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Try Kubernetes in a Snap in Ubuntu 18.04

Try Kubernetes in a Snap in Ubuntu 18.04

If you want to try Kubernetes locally you’re in for a lot of trouble. Installing it requires you to deal with changing apt repos, installing docker, installing kubectl and kubeadm, provisioning, installing networking, configuring the keys for cluster access, etc. Fortunately Ubuntu offers an easier way, via snaps.

To install your own private tiny cluster, you execute in the terminal:

snap install --classic microk8s

This snap is provided by Canonical, the company behind Ubuntu. When you install it you just get a bare bones Kubernetes installation. To access it, you need to call microk8s.kubectl. Yes, it’s already configured for use.

A thing I like, is to alias it:

alias kubectl=microk8s.kubectl

As we know, an empty Kubernetes cluster it’s pretty boring. But to install DNS, ingress, istio, and even a private docker registry, in this snap version of it, is trivial. We get the following tools to administer the cluster, beside kubectl:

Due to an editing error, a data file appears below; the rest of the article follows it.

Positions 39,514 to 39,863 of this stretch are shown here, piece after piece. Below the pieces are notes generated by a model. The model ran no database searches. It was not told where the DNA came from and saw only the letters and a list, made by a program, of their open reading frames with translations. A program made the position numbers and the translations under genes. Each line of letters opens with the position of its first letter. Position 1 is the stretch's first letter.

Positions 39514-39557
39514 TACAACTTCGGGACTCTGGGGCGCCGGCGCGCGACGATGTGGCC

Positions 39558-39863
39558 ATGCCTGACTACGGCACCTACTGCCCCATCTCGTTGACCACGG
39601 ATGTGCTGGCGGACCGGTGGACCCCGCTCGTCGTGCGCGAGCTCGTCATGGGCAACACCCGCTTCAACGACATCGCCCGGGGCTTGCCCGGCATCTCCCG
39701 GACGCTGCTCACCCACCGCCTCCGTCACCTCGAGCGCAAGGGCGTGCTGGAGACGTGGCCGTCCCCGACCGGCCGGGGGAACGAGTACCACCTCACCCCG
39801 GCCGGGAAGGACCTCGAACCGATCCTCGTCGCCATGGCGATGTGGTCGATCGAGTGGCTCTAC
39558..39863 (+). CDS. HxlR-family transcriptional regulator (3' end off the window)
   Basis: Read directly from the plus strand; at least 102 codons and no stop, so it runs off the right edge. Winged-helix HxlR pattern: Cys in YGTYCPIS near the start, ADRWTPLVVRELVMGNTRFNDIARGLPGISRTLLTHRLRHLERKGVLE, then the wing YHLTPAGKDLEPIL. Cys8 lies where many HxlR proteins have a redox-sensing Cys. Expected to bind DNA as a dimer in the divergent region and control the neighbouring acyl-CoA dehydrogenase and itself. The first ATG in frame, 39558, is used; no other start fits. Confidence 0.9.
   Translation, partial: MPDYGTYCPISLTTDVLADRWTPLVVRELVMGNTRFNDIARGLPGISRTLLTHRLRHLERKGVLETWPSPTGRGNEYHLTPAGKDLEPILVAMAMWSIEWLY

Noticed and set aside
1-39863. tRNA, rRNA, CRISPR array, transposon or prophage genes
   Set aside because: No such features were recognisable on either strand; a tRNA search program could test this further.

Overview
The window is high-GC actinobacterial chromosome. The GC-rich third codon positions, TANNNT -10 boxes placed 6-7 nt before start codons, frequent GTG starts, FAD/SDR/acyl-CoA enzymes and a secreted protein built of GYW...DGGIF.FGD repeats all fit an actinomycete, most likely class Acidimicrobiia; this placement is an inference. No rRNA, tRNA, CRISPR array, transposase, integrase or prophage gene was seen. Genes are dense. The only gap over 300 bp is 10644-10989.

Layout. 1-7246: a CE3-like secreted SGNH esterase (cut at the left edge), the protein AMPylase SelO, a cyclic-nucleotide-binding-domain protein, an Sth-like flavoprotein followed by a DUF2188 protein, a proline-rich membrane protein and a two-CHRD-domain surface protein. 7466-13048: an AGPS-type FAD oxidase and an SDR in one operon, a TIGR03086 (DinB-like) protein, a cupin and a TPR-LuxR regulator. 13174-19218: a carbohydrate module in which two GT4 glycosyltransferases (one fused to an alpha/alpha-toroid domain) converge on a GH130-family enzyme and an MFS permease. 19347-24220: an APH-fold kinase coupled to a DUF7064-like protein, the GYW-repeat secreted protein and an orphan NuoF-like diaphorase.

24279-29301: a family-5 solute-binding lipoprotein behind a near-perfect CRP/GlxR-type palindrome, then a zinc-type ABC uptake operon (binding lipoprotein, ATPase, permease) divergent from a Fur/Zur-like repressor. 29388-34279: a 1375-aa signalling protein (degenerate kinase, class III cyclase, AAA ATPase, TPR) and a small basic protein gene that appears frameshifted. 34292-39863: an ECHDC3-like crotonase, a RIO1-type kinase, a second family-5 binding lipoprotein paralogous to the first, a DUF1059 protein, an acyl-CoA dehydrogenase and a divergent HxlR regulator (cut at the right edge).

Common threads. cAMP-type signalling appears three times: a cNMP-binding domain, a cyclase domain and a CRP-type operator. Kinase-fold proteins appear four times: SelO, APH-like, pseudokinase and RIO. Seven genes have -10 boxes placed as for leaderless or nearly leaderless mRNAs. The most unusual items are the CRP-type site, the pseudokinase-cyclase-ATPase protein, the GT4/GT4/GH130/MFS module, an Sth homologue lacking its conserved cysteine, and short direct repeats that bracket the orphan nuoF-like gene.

microk8s.config    microk8s.docker    microk8s.inspect   microk8s.kubectl
microk8s.start     microk8s.stop      microk8s.disable   microk8s.enable
microk8s.istioctl  microk8s.reset     microk8s.status

To enable addons such as DNS, or registry, just call microk8s.enable ADDON. These are the addons available, straight from the help:

Usage: microk8s.enable ADDON...
Enable one or more ADDON included with microk8s
Example: microk8s.enable dns storage

Available addons:


If we install the registry, we can use the microk8s.docker that operates against that docker registry bundled in our cluster. No /etc/docker/daemon.conf changes needed, no nothing. This alone is super sweet.

This is fantastically awesome, since if for whatever reason you need to get start over, you wipe it out of existence with stap remove and start over, and in minutes you’ll have a fresh new cluster.

Happy Kubernetes!